Meanwhile, back in the real world, the Q6600 beats the 'native quad core' Phenom in pretty much every benchmark other than memory bandwidth (which is rarely of great importance to real applications).
March 18, 2008 4:11:40 AM

enigma067 said:
The Q6600 is not a quad core processor. It is a Multi Chip Module that contains two dual cores placed side-by-side in a package. The q6600 is a Multi Chip Module and suffers from a memory bandwidth bottle neck. Because of that, it will never match the performance of native quad core. The Q6600 is a poor investment.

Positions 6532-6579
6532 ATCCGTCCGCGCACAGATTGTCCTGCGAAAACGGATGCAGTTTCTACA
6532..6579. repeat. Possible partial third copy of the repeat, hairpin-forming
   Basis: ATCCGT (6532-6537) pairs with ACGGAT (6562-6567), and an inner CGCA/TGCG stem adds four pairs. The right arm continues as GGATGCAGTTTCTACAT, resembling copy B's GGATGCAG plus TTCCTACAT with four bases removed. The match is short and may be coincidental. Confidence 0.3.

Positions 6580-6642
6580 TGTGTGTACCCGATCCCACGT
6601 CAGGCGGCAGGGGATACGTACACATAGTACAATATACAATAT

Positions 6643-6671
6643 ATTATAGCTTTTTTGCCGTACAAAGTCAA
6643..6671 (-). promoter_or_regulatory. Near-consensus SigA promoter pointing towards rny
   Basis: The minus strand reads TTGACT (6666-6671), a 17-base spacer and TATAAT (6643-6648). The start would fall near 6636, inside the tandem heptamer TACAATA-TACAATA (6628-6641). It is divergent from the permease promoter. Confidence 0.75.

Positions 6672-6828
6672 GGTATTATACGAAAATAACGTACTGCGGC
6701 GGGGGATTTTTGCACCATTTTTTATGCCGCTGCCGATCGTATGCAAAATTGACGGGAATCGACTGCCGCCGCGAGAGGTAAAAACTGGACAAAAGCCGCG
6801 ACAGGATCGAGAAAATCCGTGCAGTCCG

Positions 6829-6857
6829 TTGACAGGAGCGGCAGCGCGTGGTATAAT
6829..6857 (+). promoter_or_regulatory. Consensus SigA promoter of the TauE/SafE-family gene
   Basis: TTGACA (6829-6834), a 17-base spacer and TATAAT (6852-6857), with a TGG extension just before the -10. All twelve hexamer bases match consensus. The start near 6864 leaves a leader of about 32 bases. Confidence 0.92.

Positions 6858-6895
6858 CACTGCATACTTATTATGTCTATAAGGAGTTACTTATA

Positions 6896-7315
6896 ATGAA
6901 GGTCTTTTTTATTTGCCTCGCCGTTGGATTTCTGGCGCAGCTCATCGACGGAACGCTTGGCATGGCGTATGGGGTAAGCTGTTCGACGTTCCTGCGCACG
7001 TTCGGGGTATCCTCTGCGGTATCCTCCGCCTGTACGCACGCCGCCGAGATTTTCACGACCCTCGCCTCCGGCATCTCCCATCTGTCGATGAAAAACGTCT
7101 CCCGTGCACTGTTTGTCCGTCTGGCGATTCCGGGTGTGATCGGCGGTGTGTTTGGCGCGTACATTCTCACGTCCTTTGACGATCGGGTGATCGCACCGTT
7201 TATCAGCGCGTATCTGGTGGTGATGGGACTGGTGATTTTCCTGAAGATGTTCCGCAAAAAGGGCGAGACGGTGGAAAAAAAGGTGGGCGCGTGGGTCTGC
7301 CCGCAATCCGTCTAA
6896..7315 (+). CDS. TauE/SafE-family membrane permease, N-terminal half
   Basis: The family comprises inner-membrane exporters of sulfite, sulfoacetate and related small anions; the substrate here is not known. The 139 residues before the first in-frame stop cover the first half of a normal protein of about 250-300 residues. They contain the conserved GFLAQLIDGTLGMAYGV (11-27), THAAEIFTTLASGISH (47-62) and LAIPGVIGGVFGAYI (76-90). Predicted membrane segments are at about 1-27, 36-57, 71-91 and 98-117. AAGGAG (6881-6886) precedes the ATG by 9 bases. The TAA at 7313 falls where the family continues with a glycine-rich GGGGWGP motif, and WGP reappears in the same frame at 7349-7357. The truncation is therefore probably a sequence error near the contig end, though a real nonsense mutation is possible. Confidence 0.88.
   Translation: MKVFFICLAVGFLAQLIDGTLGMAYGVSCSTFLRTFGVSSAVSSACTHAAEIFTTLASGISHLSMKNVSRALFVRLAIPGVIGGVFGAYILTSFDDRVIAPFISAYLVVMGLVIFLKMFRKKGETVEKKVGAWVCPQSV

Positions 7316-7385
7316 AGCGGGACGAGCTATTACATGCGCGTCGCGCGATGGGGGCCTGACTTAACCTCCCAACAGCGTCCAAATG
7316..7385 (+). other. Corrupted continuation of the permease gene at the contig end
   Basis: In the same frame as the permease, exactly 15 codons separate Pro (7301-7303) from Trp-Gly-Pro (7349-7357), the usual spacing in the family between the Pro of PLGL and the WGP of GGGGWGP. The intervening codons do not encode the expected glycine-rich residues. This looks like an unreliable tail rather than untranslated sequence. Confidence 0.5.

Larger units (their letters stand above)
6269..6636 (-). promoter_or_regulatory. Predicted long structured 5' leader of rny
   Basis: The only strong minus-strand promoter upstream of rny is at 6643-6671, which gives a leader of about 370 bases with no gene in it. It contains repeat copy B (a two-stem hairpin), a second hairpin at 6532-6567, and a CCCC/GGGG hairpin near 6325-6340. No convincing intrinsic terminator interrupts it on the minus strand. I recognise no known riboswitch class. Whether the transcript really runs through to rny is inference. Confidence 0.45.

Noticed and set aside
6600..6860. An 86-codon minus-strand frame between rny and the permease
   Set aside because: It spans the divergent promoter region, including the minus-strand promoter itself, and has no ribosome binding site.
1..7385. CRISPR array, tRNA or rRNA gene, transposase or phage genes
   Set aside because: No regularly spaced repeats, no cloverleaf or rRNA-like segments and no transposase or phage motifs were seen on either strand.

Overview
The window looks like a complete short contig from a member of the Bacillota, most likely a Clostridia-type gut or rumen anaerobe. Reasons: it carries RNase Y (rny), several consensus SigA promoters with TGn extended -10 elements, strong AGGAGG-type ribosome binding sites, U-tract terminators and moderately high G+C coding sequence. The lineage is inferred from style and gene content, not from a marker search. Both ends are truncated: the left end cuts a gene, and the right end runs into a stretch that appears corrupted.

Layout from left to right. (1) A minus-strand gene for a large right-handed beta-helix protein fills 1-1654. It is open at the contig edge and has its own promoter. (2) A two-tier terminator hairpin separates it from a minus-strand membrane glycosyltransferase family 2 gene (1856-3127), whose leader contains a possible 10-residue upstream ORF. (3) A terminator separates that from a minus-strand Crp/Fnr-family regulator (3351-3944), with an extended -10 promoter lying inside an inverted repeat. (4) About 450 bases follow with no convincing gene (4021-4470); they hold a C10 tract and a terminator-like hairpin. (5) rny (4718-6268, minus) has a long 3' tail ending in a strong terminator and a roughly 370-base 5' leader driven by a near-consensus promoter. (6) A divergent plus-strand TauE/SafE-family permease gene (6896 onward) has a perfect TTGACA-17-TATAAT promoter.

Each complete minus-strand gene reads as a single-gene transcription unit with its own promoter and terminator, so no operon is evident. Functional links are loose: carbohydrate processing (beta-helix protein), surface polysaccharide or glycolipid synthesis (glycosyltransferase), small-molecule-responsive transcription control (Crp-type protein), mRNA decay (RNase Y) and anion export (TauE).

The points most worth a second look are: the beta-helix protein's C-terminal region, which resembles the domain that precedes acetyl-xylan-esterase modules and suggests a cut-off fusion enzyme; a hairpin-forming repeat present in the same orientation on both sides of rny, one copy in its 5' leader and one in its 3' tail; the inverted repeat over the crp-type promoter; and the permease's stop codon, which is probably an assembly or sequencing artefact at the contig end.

The Q6600 outperforms native quad-core phenom CPUs clocked at higher frequencies. Hardly a "poor investment" - this coming from an AMD supporter.




March 18, 2008 6:08:22 AM

if you ship q6600 at 3.6 all day can we have a howto. do you think it wood werk on a foxconn x38a
March 19, 2008 1:14:28 AM

enigma067 said:
The Q6600 is not a quad core processor. It is a Multi Chip Module that contains two dual cores placed side-by-side in a package. The q6600 is a Multi Chip Module and suffers from a memory bandwidth bottle neck. Because of that, it will never match the performance of native quad core. The Q6600 is a poor investment.


Wow what a foot in mouth predicament, but on the other hand Ill take my "multi chip module" and put it against a phenom any day. And i dont have to underclock a core in order to get it to run stabily, i actually got ALL 4 overclocked :whistle:  @3.0 gigs.
March 19, 2008 1:53:04 AM